Linux - NetworkingThis forum is for any issue related to networks or networking.
Routing, network cards, OSI, etc. Anything is fair game.
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If you bought it second-hand, chances are that the previous owner changed the default subnet. I looked through the online PDF of the manual for a reset procedure, but could only find instructions for resetting it from the Web interface (which is pretty useless). If there's a hardware reset button physically on the device somewhere, hold it down for about 30 seconds and try again.
@jefro: How do I determine the MAC address of the switch?
The MAC address is usually stamped onto the device somewhere - check for a sticker on the casing of the switch. It might not be labelled "MAC address", but it's the one that follows the format "01:23:45:67:89:ab".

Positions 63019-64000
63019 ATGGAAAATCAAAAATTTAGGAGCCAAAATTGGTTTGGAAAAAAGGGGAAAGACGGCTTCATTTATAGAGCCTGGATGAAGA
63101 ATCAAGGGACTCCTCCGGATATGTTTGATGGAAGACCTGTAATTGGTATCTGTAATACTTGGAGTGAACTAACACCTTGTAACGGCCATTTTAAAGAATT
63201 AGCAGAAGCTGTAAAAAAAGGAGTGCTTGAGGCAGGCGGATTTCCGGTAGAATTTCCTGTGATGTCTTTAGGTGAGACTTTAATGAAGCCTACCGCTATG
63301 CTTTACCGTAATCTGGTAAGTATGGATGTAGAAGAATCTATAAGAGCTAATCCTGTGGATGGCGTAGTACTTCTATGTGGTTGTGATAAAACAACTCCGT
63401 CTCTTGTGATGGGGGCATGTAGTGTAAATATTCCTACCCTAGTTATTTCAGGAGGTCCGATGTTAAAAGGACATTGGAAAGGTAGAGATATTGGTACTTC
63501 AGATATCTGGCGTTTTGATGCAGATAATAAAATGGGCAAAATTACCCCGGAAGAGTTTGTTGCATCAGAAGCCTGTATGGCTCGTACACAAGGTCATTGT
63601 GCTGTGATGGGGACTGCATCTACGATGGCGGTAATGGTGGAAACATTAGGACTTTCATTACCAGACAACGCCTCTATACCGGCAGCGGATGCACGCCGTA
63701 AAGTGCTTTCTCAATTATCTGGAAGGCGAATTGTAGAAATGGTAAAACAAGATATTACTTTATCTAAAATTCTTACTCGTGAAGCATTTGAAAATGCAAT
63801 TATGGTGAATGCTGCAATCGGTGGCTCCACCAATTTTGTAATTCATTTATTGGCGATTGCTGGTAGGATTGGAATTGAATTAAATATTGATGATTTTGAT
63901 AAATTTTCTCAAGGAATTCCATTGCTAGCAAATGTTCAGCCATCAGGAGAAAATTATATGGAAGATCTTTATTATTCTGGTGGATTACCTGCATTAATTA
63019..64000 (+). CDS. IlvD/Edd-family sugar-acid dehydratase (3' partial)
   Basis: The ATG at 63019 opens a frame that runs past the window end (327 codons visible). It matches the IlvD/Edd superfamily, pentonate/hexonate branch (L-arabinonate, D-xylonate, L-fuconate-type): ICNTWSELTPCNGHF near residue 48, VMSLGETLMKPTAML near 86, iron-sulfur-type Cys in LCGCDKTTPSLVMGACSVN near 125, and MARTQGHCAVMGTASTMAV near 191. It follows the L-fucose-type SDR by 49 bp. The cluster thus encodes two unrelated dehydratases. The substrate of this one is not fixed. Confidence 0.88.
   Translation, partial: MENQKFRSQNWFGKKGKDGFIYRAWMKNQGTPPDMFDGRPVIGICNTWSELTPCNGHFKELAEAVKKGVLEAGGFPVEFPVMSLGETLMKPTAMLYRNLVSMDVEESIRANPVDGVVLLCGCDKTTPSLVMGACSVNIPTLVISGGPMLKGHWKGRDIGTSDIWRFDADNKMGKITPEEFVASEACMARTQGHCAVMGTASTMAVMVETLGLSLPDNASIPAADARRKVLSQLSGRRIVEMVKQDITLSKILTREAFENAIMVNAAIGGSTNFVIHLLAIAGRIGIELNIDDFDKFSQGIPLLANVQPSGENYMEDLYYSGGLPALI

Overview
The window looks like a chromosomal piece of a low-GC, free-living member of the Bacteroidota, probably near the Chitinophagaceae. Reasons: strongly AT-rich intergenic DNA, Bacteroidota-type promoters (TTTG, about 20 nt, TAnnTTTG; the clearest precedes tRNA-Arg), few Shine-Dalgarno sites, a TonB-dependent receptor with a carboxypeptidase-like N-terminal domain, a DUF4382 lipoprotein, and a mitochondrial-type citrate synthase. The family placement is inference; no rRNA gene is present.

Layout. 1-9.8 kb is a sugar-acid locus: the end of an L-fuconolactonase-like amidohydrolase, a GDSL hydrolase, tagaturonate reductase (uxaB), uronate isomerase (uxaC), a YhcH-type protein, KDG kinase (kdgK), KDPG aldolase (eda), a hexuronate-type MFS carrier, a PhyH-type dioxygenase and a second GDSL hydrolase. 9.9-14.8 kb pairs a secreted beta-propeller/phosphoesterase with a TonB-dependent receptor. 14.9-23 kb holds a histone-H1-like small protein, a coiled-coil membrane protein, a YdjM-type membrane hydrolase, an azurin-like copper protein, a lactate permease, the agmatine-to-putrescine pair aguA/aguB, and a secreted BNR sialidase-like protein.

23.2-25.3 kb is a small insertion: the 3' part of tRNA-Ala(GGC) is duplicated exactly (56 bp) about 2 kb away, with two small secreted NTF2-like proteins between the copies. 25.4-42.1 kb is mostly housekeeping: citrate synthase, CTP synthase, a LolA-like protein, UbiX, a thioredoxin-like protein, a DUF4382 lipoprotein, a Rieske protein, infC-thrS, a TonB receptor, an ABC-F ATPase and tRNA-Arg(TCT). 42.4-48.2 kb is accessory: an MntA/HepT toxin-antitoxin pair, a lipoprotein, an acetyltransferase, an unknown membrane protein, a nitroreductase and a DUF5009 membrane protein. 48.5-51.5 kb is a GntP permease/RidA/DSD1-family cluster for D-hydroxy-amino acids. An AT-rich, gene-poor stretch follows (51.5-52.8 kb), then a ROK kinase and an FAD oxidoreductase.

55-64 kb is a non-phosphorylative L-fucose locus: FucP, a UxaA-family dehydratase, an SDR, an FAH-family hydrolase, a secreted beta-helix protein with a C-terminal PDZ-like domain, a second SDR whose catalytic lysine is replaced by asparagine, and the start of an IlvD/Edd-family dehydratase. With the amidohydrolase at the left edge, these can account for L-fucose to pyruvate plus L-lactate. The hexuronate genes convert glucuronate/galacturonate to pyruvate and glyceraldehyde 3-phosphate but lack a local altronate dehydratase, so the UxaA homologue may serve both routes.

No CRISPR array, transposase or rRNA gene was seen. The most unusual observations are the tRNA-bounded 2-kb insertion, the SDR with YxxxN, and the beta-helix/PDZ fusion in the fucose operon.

@CTM: my routing table has no entries
That goes some way to explaining why nothing's working Try jefro's approach for now, it's easier to get it working that way.
Actually the best way was to find the reset button. Some HP and maybe others have some odd way that I forget. It is not a reset button at all. Guess I ought to look that up.
Also if someone did set it as a managed or smart switch it could be very difficult to access it. If the static arp doesn't work then you need to find out how to reset it. Darn, I ought to know this since we have some like that. Might have to use console.
Be sure to remove static arp entries when finished. They are real stinkers if left in.
Side note. If the mac isn't on the switch you usually can just issue arp command to show what is on the lan. arp -a maybe, look that up.